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Proper hold reduces likelihood of injuries to big fish

by Bryan Hendricks | May 28, 2023 at 2:35 a.m.

Improper fish handling injures and maybe even kills bass that anglers release, especially heavy bass.

We have all seen photos of a happy angler holding a big bass by the lip, Usually this pose involves cocking the wrist and elbow. This exerts pressure on the fish's jaw, which forces the mouth open and causes the fish to dangle at an angle instead of hanging straight down.

It is an attractive angle for photography, but it injures a fish.

Jason Olive, chief of fisheries for the Arkansas Game and Fish Commission, said that mishandling results in more severe injuries for big fish.

"I can't say for certain if mortality occurs from these injuries," Olive said. "I think it's likely, especially for the larger fish that we know experience more severe injuries from mishandling than smaller fish. However, I am unaware of any study evaluating delayed mortality from these injuries, so it remains unconfirmed.

"What is confirmed is that serious injury occurs," Olive continued. "The long-lasting effects and possible healing time are uncertain."

Bass anglers would not injure a bass that they release intentionally, and most bass anglers release every bass, often to the detriment of the fishery. That is a different article. The point is that bass anglers place a very high value on bass, especially tournament anglers that associate bass with money. The bigger the bass, the greater its value in terms of its contribution to helping an angler win a check.

Mishandling fish persists, mostly because of ignorance and conditioning. Lip holds have been the staple presentation in bass photography since Bassmaster magazine was established in 1968. It is the preferred presentation because it is vertical, which is necessary for cover art and for full-page inside shots.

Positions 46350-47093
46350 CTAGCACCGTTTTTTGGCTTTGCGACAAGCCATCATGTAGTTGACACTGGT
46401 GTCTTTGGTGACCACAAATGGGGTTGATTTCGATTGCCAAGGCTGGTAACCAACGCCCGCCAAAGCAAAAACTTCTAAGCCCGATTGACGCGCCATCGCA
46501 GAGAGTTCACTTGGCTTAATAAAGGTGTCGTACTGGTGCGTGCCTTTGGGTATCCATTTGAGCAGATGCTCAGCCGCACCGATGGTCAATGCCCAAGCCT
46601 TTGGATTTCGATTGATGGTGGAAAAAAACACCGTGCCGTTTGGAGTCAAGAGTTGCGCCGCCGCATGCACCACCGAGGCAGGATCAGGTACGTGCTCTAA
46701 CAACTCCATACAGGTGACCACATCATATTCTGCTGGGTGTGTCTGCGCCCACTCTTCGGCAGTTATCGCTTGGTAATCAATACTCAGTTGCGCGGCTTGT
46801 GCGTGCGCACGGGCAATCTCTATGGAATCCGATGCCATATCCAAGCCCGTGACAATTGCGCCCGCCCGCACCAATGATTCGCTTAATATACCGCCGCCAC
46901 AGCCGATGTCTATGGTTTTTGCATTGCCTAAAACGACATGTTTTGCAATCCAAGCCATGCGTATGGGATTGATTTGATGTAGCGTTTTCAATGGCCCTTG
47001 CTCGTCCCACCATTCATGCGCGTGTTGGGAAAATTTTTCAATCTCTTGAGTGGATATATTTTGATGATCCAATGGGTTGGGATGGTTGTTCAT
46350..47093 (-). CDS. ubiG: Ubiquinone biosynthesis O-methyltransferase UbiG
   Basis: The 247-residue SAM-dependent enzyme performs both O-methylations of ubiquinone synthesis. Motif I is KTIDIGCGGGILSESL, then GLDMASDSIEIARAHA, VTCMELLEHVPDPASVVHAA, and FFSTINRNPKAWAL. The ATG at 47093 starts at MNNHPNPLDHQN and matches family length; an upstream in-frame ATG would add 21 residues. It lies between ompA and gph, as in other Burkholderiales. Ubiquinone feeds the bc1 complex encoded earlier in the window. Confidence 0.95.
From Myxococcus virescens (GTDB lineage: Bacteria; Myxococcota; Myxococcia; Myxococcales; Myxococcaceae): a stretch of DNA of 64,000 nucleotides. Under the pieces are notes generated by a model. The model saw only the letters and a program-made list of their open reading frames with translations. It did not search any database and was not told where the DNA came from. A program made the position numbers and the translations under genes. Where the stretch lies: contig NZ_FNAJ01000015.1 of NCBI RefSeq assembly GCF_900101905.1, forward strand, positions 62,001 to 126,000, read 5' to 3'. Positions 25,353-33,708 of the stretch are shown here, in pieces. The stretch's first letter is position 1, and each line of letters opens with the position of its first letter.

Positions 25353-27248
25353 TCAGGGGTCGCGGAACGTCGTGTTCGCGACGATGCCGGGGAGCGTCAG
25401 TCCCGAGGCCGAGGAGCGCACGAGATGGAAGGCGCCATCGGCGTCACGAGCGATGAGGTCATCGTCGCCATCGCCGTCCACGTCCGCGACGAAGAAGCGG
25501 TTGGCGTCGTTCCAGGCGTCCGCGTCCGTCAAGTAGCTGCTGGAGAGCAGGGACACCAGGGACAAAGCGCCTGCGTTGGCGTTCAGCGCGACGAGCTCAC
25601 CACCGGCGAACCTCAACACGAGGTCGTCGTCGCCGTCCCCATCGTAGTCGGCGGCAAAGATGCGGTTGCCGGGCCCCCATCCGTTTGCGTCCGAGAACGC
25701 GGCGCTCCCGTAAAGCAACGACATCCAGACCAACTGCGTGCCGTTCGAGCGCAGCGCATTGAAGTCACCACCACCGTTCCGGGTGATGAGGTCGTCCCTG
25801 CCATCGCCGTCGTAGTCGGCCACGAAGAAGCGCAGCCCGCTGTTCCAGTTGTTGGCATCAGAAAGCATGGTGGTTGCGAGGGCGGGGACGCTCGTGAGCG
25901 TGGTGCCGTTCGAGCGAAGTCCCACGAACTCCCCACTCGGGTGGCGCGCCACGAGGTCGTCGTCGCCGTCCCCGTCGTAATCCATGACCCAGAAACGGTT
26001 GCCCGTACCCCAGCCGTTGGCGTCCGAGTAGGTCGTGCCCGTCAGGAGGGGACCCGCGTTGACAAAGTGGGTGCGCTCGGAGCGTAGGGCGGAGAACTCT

You can still shoot attractive vertical photos of big bass with a proper hold. Instead of holding a bass entirely by the lip, cradle its belly in your other hand to distribute its weight and relieve pressure from the jaw. This provides a scale perspective that demonstrates a fish's actual size. It eliminates thrusting a fish close to the camera to make it look bigger, a cheesy sleight-of-hand technique that has long been discredited in the outdoor media.

It actually makes a better photo because it divides the trophy into three angles instead of two. Its head presents one angle. The body is at a different angle, and if the fish is big enough, its drooping tail creates a third angle, with the angler's hands and fingers creating a web of intersecting lines.

This hold is also facilitates horizontally oriented photos, which are more desirable for online presentations.

A trickier situation is merely removing a bait from a fish's mouth. You have to hold a fish with one hand to remove a lure. I notice many professional anglers do this by cradling a bass by the belly. I have been doing this lately, and it seems to immobilize a fish, allowing me to remove lures with one hand.

Many anglers use the one-hand lip hold so that they can display their rod, reel and bait in the second hand for photos. You can do this with the two-hand hold, as well, but it takes more effort. Some anglers clinch their rod in the teeth. This makes dentists cringe, and it looks goofy.

Instead, cradle the rod and reel in the crook of your elbows or pinch the rod against your torso with your biceps. You can present the bait by draping the line over the finger gripping the fish's lip or by dangling it from the corner of the fish's mouth. You do not have to hook the fish to do this. The bait just hangs.

Composing a photo this way takes more time than merely hoisting a fish by the lip for a quick snapshot. Whenever I shoot these kinds of photos, I pose for the angler, showing him exactly where I want him or her to stand or kneel. I demonstrate the hold minus the fish, with the exact angle I want the hands and arms.

Minimize the amount of time a fish is out of the water. Take two or three photos from different angles. Hold the fish back in water, regroup and shoot a couple more photos, then gently release the fish unharmed back to its home. The objective is to ensure that a fish suffers no adverse reactions from its brief encounter with an angler.

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